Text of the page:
I opened the bag of beans, weighed the amount I needed and then spread them over a table. It is important to consider the fact that you will remove the husks of the bean and so you should roast a higher weight of beans than you will need for your recipe. If you had 1kg of beans, you will be left with about 800-900 grams of nibs after de-husking. I then started to remove the beans that didn’t look quite right, such as those that were flat, mouldy, stuck together or just a bit damaged. I read that these could negatively affect the flavour of the final chocolate. Then, I separated the beans into two piles of large and medium-sized beans. This was so I could roast the beans according to size, to try and achieve, as much as possible, a consistent and uniform roast.

Roasting

Cocoa beans need to be roasted in order to kill off any bacteria, to drive away some of the volatile flavours and to develop some final flavours for the chocolate. There are many techniques to roast beans and these are dependent on the choice of the chocolate maker. The beans can be roasted in an oven, in a pan on a stove, in a drum over a fire or in a roaster (like a coffee roaster). I think the coffee roaster or oven is the best technique if you are hoping to achieve consistency in your roast.

Roasting cocoa beans in a pan on a stove.

For this batch, I chose to roast my beans in a pan over a stove. I started on high heat to kill off the bacteria and then lowered the heat for the remaining time. I used my own senses to determine when to stop. You can use your sense of smell to ensure the beans don’t overcook and burn. I stopped when I could hear the beans popping, I felt satisfied with the smell and when the husks easily fell off the bean when I crushed them with my fingers. When I finished roasting the beans, I spread them on a cloth under a fan to rapidly cool them and to prevent them from roasting further in their own heat.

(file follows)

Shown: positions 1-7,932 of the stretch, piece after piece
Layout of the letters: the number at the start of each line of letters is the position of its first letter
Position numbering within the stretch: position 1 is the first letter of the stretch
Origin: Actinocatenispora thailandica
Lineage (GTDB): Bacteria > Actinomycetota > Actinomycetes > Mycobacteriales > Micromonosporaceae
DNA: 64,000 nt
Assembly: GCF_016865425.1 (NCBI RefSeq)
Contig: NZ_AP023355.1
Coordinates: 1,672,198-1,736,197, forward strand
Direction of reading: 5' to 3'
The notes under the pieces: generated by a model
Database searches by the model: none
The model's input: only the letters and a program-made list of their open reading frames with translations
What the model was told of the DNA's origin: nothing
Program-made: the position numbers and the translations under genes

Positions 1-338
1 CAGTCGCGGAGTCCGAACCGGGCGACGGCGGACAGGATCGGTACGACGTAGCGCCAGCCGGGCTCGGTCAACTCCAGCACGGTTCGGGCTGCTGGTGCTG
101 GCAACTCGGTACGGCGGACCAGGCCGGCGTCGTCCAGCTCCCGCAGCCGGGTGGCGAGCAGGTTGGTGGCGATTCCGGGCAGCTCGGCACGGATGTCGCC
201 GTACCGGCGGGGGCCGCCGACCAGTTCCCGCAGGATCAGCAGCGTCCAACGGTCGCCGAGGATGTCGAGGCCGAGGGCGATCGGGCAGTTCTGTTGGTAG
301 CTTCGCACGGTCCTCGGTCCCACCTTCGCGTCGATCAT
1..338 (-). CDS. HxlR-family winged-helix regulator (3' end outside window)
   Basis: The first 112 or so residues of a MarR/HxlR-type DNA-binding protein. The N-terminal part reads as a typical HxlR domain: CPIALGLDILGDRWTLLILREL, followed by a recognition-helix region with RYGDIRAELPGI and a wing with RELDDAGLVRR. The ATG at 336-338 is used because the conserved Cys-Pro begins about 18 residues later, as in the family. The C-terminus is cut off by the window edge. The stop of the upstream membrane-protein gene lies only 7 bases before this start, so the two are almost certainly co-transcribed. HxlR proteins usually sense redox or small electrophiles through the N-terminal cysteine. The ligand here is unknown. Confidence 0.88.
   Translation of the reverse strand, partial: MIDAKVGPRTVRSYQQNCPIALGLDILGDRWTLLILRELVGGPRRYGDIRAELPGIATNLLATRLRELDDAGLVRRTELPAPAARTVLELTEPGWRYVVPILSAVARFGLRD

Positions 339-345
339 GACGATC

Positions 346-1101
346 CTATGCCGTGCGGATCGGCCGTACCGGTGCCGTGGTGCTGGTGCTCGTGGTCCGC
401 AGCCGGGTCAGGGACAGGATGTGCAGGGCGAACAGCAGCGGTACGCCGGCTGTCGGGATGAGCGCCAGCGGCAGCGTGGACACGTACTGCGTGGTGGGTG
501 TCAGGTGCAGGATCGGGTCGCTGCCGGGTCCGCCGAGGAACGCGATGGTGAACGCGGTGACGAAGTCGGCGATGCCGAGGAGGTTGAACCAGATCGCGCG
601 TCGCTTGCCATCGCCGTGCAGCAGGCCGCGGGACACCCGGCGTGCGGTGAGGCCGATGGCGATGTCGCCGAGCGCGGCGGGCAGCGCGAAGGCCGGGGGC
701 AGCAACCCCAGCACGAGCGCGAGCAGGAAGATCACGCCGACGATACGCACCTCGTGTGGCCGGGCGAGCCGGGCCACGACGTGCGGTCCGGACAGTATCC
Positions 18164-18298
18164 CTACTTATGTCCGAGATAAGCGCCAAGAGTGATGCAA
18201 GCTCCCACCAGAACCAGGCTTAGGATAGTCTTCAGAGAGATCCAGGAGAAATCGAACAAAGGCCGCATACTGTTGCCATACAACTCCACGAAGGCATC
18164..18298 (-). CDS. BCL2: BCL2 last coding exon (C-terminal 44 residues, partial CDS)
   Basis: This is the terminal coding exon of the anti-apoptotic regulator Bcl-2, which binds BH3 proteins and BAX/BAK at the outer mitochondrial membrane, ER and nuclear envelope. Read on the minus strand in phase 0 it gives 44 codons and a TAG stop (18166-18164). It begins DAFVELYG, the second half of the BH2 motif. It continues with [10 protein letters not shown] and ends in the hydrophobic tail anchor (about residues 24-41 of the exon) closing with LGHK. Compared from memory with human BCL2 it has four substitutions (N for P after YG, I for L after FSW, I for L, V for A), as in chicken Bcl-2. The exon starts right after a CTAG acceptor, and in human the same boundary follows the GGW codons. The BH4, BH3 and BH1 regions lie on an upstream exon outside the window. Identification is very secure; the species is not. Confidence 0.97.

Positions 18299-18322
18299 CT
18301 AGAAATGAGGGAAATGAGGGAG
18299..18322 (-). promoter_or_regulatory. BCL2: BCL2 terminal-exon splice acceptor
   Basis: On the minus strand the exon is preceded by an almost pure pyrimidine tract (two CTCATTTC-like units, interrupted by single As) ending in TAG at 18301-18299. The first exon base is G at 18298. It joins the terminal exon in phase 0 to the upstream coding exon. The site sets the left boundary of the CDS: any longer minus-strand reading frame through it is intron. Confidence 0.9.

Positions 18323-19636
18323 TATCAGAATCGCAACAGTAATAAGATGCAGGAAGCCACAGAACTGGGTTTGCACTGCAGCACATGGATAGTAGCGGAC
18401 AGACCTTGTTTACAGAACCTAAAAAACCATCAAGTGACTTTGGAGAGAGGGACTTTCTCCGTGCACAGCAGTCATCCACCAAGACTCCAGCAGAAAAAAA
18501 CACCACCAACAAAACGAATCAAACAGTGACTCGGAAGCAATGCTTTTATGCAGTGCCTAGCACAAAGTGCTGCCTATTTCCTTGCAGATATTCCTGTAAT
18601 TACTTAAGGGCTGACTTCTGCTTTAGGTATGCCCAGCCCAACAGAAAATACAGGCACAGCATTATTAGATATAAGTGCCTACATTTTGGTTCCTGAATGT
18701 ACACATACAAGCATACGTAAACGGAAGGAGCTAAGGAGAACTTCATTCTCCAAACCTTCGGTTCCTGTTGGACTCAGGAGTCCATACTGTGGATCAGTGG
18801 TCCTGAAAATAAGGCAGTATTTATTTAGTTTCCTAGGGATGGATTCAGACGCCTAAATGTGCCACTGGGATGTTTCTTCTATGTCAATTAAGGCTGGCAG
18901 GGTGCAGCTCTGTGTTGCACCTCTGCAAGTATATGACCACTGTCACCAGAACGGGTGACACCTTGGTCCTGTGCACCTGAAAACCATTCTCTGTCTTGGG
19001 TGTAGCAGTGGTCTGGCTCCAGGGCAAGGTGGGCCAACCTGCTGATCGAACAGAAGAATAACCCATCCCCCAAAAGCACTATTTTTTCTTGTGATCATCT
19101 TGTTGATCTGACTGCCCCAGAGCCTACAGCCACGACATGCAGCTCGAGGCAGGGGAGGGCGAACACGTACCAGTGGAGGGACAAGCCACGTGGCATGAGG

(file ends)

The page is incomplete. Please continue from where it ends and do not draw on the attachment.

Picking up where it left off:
Cracking

Next, I cracked the beans so I could remove the husks from the nibs in the next stage, winnowing. I folded the cloth in half with the beans inside and used a rolling pin the lightly smash them. I tried to ensure I didn’t crush them too much as I didn’t want the nibs to turn to dust and get blown away when I winnowed them. When all the beans were sufficiently crushed, I poured them into a bowl and took them outside to be winnowed.

You can also remove the husks from the beans by just using your hands. But, I tried this the first time I made chocolate and it was hard work and took way too long. Large manufacturers have specially made but expensive equipment to do this whereas small chocolate makers tend to make their own DIY winnower using a hoover and PVC piping.